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Gender Differences in Physical Activity and Health-Related Authorships Between 1950 and 2019

Eduardo Ribes Kohn, Pedro Curi Hallal, Gloria Isabel Niño-Cruz, Julia Almentero, Diana Pinzón, Maristela Böhlke, Katja Siefken, Michael Pratt, and Andrea Ramirez-Varela

Background: The objective of this study was to investigate gender differences in authorship in physical activity and health research. Methods: A bibliometric study including 23,399 articles from 105 countries was conducted to estimate the participation of female researchers in physical activity publications from 1950 to 2019. The frequency of female researchers was analyzed and classified by first and last authors and the overall percentage of female authors by region and country. Results: The proportion of female first authors increased from <10% in the 50s and 80s to 55% in the last decade. On the other hand, the proportion of last authors increased from 8.7% to 41.1% in the same period. Most publications with female researchers were from the United States, Canada, Australia, Brazil, the Netherlands, Spain, England, Germany, Sweden, and China. Nine of these countries had over 50% of the articles published by female first authors. However, in all 10 countries, <50% of the articles were published by female last authors. Conclusions: The proportion of female researchers increased over time. However, regional differences exist and should be addressed in gender equity policies. There is a gap in the participation of female researchers as last authors. By actively addressing the gender gap in research, the global society can harness the full potential of all talented individuals, regardless of gender, leading to more inclusive and impactful scientific advancements.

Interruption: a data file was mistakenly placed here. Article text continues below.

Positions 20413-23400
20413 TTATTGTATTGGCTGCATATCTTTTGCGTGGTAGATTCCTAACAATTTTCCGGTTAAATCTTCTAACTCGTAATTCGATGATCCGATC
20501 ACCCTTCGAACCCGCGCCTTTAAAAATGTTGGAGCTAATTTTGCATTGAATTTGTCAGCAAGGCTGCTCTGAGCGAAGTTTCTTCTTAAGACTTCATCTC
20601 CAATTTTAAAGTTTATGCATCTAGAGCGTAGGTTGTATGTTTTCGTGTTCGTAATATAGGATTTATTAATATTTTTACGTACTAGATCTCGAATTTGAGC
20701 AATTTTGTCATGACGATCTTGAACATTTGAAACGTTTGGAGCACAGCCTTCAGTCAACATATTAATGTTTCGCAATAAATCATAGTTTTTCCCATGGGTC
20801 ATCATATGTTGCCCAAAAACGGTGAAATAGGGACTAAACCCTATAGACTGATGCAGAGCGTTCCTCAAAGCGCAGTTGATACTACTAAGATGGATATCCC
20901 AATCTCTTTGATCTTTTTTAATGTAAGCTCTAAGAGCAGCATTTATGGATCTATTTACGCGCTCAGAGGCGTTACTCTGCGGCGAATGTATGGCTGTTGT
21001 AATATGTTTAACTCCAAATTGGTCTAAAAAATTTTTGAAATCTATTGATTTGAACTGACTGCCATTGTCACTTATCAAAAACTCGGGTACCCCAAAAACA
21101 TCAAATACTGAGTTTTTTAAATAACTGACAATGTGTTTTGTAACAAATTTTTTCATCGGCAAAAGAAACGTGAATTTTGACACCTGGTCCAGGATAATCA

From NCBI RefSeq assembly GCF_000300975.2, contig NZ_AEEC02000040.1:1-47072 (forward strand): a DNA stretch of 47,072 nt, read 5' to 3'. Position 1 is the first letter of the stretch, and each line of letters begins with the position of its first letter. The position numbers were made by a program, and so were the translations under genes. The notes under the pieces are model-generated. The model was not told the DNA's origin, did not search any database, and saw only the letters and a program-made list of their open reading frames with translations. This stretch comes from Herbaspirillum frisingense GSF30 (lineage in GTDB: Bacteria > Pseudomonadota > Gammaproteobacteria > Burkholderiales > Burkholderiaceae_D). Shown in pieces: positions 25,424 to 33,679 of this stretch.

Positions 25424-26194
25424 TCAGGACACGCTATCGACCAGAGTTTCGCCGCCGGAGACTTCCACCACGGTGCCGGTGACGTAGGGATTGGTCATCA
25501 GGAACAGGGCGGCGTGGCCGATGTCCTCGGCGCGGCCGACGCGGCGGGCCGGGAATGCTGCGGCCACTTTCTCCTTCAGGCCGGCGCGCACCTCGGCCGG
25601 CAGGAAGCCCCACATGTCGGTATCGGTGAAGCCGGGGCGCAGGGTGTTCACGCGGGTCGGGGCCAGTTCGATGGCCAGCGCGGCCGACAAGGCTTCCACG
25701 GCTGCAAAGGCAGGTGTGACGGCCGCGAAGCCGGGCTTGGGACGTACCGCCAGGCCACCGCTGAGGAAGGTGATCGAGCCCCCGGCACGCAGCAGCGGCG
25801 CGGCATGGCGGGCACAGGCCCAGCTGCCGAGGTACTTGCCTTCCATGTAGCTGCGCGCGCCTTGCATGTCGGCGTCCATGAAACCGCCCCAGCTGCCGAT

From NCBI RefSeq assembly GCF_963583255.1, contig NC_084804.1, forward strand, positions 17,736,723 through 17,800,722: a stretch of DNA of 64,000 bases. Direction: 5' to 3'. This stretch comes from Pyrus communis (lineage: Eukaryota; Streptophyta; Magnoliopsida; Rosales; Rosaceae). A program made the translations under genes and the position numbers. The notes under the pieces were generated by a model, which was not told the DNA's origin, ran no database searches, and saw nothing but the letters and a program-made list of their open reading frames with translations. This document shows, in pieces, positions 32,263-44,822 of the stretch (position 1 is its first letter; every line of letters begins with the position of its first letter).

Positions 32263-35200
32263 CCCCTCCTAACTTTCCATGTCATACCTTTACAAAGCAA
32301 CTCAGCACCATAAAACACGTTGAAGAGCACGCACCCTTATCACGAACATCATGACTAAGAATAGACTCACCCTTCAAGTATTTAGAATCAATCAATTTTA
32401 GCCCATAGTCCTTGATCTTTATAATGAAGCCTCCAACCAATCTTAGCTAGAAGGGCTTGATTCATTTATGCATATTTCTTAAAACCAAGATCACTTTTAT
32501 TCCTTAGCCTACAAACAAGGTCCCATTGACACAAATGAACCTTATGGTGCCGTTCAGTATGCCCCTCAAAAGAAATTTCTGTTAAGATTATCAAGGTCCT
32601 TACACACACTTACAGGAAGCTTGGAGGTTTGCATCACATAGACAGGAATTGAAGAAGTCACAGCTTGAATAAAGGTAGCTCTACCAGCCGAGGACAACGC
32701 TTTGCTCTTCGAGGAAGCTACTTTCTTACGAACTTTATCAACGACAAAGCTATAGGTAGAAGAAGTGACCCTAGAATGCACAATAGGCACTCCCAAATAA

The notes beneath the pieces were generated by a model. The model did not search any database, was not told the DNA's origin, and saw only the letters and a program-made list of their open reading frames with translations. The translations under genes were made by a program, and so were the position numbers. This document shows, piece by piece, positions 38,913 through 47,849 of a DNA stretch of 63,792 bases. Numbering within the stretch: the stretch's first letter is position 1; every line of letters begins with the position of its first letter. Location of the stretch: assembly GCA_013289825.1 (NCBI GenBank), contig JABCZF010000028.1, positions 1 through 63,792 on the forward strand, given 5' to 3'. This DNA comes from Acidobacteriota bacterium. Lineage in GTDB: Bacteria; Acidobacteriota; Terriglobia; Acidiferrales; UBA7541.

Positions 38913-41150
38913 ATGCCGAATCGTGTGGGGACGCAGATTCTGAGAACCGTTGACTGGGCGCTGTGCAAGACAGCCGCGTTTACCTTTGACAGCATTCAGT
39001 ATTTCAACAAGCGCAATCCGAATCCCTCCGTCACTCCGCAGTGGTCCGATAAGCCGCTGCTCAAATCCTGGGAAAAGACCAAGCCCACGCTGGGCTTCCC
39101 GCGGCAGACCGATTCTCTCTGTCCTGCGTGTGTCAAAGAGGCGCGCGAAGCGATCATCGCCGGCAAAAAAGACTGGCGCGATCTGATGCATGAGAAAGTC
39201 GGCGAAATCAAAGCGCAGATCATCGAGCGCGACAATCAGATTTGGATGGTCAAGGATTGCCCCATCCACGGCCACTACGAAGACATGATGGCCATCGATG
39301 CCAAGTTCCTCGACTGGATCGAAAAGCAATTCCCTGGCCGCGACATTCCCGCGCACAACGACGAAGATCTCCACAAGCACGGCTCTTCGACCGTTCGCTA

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Preliminary Program Evaluation of Pocket PE 3–5™, A User-Friendly Digital Application for Teacher Skills Training and Physical Education Activities for Third- to Fifth-Grade Elementary Students

Jeanette Ricci, Deborah Johnson-Shelton, and Erika Westling

Background: In the United States, many classroom teachers also teach physical education (PE). However, there is a dearth of evidence- and standard-based PE programs designed to support classroom teachers to deliver PE effectively in schools. Methods: The purpose of this study was to establish proof-of-concept for the Pocket PE 3–5 digital app in school settings with 10 third- to fifth-grade classroom teachers. We assessed fidelity of program implementation, measured via observations of PE quality. Students used wrist-worn heart rate monitors during Pocket PE 3–5 lessons to measure time spent in moderate to vigorous physical activity. Program feasibility was primarily assessed through teacher-reported surveys of usability, satisfaction, and acceptability and exit interviews. Results: Mean PE observation scores were 18.6 (SD = 1.5) on a scale of 5 to 20. On average, students spent 56.7% (SD = 13.1%) of class time engaging in moderate to vigorous physical activity. Mean survey scores, reported on a 5-point scale, were 4.5 (SD = 0.6) for acceptability, 4.8 (SD = 0.4) for usability, and 4.7 (SD = 0.7) for satisfaction. Teachers liked how easy the app was to use but mentioned some technological challenges. Conclusions: This program evaluation study established the proof-of-concept for the Pocket PE 3–5 elementary school PE program.

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Volume 21 (2024): Issue 4 (Apr 2024)

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Parenting Practices Are Associated With Out-of-School Physical Activity in US Adolescents in 2014